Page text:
- Mortgage Debt. This is considered good debt because, at the end of the mortgage, you’ll have a high-value asset that you could use as a home, business asset, or a piece of collateral for future transactions.
- Student Loans. Unlike mortgages, the asset that’s being enhanced with student loan debt is, well, you. A higher education helps you learn new skills or improve your career options—making you a more valuable asset and impacting your potential future earnings.
What are some examples of “bad” debt, then? A couple of examples include:
- Auto Loan Debt. You might think that auto loans would be an example of “good” debt since you’d be the owner of a new asset once the loan is paid off. However, unlike homes, automobiles rarely increase in value after the loan ends. In the vast majority of cases, an automobile will significantly decrease in value—even if you maintain it in near-perfect condition.
- Credit Card Debt. Credit card debt is a bad form of debt because it is often for items that depreciate in value over time (much like auto loan debt). Plus, the high interest on many credit cards makes it so that the value of the asset—even if it doesn’t drop over time—will not be equal to the money spent to acquire it.
Other short-term types of debt, like payday loans, can be even worse than regular credit card or auto loan debt. Worse yet, they can lead to a potentially never-ending cycle of debt as you end up borrowing more money just to cover the high interest rates on previous payday loans.
What to Do about Different Types of Debt
Regardless of the specific type of debt that you may have, it’s important to have a plan to deal with that debt. There are quite a few ways to get out of debt in Canada, but not every solution is the right fit for your specific situation.
Here are some things you can do about the different types of debt:
- Get a Debt Consolidation Loan. Instead of continuing to carry a half-dozen different forms of debt, some borrowers might wish to seek a debt consolidation loan (or even to consolidate that debt into their mortgage). This helps to simplify debt repayment since you only have to pay one loan instead of several different ones—and it’s often possible to reduce your overall interest rate so repayment becomes easier.
- Sign Up for a Debt Consolidation Program. A personal debt consolidation program (DCP) is different from a consolidation loan in that you aren’t actually refinancing your debt. Instead, a non-profit credit counselling agency works with creditors to negotiate a drop in your interest or even eliminate it entirely. Then, you make your monthly payments to the counselling agency, who distributes them to your creditors on your behalf.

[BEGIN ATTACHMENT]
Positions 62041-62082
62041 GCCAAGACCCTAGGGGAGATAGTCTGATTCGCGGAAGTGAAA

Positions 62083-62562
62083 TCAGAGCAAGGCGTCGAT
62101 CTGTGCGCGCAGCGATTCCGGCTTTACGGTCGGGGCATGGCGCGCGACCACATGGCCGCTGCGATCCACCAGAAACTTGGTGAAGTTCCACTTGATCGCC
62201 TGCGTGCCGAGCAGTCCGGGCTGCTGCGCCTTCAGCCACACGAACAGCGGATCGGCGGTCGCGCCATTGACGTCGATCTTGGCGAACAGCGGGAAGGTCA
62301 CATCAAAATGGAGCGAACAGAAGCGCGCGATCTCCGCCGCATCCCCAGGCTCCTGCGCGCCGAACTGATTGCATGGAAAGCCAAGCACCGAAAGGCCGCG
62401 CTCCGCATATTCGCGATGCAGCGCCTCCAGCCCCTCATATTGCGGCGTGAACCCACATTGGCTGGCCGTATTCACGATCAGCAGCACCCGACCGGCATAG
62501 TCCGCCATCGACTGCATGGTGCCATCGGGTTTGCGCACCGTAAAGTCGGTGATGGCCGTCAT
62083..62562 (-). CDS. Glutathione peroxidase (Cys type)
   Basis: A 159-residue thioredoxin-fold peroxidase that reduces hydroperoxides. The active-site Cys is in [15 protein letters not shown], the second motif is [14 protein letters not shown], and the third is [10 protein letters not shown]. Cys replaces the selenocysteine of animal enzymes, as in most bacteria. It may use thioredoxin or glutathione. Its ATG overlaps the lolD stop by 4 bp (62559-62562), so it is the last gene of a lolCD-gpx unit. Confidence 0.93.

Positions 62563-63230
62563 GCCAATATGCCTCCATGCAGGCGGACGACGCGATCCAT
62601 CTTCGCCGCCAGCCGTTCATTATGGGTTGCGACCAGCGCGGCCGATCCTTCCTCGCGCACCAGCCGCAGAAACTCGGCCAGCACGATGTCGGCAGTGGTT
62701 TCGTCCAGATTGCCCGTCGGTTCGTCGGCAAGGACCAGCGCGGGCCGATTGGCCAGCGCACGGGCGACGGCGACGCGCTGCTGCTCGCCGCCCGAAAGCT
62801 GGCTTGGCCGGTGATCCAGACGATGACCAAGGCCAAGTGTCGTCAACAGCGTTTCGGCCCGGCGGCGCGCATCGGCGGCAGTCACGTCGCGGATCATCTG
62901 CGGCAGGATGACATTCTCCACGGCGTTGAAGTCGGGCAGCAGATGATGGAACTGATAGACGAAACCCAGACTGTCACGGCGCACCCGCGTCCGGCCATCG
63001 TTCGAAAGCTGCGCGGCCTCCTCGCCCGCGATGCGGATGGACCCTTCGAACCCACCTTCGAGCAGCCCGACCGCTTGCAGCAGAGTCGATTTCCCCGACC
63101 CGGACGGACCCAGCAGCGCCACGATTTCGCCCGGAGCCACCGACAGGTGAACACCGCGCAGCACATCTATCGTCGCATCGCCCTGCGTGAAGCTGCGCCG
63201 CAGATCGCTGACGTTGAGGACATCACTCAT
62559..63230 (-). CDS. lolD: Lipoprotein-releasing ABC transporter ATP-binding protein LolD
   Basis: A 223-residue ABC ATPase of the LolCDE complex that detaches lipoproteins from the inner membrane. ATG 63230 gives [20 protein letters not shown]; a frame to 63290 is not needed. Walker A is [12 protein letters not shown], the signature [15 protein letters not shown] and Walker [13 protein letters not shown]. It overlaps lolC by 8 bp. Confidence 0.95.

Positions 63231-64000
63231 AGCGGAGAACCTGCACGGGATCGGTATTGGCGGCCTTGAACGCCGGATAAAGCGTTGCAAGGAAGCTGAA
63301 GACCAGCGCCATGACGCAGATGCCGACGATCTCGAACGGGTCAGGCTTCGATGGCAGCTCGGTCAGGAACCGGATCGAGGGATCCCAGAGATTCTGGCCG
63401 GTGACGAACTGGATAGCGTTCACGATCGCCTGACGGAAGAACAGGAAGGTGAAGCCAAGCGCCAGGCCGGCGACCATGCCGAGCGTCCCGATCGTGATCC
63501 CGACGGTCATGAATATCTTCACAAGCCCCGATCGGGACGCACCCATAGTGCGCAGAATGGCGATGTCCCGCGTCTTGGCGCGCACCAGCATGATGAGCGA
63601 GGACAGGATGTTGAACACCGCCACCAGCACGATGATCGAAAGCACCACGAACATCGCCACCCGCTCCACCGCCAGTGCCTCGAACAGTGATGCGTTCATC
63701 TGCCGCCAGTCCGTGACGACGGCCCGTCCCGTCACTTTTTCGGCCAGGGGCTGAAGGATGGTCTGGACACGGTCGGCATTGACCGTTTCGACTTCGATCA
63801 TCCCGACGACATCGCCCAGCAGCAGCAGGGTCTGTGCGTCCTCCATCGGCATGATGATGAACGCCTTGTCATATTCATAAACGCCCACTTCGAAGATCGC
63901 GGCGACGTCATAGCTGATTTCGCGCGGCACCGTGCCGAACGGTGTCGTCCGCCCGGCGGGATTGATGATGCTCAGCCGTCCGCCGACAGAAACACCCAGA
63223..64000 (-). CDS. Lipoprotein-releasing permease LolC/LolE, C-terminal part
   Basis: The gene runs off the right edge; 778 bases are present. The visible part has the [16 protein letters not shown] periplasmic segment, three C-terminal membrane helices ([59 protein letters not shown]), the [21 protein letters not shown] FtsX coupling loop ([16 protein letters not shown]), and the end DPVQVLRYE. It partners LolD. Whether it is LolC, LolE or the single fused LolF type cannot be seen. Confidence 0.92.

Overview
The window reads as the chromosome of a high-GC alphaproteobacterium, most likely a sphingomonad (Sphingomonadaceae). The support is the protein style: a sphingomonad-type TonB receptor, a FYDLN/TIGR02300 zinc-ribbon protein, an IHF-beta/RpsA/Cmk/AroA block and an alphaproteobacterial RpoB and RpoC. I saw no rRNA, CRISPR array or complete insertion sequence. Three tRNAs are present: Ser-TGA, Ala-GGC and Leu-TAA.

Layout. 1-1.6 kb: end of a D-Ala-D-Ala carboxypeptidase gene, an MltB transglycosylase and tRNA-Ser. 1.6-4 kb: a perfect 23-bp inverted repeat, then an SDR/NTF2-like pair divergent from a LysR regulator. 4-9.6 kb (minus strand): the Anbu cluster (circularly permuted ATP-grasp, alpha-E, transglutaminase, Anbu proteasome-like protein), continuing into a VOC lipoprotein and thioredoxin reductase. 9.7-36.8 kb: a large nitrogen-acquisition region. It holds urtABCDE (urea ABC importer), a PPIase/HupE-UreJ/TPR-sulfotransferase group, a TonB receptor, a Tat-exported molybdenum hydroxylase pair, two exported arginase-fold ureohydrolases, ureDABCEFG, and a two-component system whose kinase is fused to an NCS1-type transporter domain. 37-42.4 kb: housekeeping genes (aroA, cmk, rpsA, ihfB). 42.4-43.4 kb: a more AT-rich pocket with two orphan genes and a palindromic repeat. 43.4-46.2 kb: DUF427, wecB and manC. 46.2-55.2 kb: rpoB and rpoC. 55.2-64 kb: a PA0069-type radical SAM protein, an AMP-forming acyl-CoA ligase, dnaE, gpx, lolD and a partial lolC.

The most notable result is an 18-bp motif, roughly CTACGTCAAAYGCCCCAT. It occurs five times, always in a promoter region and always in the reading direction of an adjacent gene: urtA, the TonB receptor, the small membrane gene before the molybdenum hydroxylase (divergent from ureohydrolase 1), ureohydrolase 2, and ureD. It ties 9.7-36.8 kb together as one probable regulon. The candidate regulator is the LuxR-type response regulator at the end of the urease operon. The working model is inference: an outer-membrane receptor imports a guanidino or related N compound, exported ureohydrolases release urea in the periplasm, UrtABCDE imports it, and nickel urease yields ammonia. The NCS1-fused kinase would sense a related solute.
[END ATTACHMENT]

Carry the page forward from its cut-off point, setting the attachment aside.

- Pursue an Insolvency Option. Working with a Licensed Insolvency Trustee (LIT) on a consumer proposal or a bankruptcy declaration may be the best choice if you are truly backed into a corner with little to no hope of ever being able to pay off your debt otherwise. However, this should be saved as a last resort since it can have a severe effect on your credit score and even cost you some of your assets.
- Apply Budgeting Best Practices. Instead of seeking help, you might prefer to pay back the types of debt that you’ve accrued on your own. Here, creating a monthly budget and living well within your means is an important first step. It can also help to choose between the “avalanche” and “snowball” methods of paying off debt—this means either paying off the biggest debts with the highest interest rates first (avalanche) or the smallest debts that are the easiest to clear first (snowball).
Need help with debt management in Canada? Credit Canada is here to help! We’re a non-profit credit counselling agency that has helped thousands of people get out of debt—and we want to help you, too!
Whether you need a debt consultant to provide some basic advice or want to sign up for a debt consolidation program, we are here to provide convenient, supportive, and judgment-free services. If you need help, reach out to us today or call 1.800.267.2272 to get started.